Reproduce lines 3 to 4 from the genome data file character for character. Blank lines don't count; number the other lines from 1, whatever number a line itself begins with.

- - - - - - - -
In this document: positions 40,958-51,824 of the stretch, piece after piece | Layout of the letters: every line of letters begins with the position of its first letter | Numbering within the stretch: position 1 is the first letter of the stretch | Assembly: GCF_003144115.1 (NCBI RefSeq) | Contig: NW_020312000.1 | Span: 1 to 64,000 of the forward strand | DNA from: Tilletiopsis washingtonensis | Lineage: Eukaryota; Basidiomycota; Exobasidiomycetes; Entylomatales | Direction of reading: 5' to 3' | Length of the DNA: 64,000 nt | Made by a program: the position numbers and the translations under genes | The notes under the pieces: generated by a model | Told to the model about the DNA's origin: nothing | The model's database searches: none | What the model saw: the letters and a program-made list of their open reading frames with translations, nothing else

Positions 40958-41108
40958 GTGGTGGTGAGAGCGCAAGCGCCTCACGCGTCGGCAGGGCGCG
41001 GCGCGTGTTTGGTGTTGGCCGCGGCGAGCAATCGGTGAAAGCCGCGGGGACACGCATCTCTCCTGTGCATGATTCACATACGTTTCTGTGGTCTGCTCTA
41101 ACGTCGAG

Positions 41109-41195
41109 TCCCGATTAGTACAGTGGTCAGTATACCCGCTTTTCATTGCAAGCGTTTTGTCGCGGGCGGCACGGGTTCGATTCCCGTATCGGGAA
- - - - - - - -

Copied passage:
40958 GTGGTGGTGAGAGCGCAAGCGCCTCACGCGTCGGCAGGGCGCG
41001 GCGCGTGTTTGGTGTTGGCCGCGGCGAGCAATCGGTGAAAGCCGCGGGGACACGCATCTCTCCTGTGCATGATTCACATACGTTTCTGTGGTCTGCTCTA